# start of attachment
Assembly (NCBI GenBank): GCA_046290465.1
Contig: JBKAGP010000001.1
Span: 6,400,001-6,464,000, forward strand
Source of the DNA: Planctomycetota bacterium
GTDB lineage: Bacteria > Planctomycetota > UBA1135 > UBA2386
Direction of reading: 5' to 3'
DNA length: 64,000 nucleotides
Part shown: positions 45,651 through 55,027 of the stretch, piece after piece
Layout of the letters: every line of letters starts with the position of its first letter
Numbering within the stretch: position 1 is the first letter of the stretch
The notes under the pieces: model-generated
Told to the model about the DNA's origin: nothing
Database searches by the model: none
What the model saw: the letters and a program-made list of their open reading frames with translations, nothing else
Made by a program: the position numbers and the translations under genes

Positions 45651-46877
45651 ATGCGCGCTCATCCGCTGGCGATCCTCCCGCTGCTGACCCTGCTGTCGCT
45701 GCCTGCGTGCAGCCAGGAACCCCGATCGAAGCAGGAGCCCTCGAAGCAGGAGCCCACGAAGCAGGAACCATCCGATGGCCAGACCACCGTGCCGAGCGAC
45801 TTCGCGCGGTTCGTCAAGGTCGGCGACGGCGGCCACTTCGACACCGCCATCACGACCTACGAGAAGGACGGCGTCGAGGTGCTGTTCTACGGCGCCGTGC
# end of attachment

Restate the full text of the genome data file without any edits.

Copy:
Assembly (NCBI GenBank): GCA_046290465.1
Contig: JBKAGP010000001.1
Span: 6,400,001-6,464,000, forward strand
Source of the DNA: Planctomycetota bacterium
GTDB lineage: Bacteria > Planctomycetota > UBA1135 > UBA2386
Direction of reading: 5' to 3'
DNA length: 64,000 nucleotides
Part shown: positions 45,651 through 55,027 of the stretch, piece after piece
Layout of the letters: every line of letters starts with the position of its first letter
Numbering within the stretch: position 1 is the first letter of the stretch
The notes under the pieces: model-generated
Told to the model about the DNA's origin: nothing
Database searches by the model: none
What the model saw: the letters and a program-made list of their open reading frames with translations, nothing else
Made by a program: the position numbers and the translations under genes

Positions 45651-46877
45651 ATGCGCGCTCATCCGCTGGCGATCCTCCCGCTGCTGACCCTGCTGTCGCT
45701 GCCTGCGTGCAGCCAGGAACCCCGATCGAAGCAGGAGCCCTCGAAGCAGGAGCCCACGAAGCAGGAACCATCCGATGGCCAGACCACCGTGCCGAGCGAC
45801 TTCGCGCGGTTCGTCAAGGTCGGCGACGGCGGCCACTTCGACACCGCCATCACGACCTACGAGAAGGACGGCGTCGAGGTGCTGTTCTACGGCGCCGTGC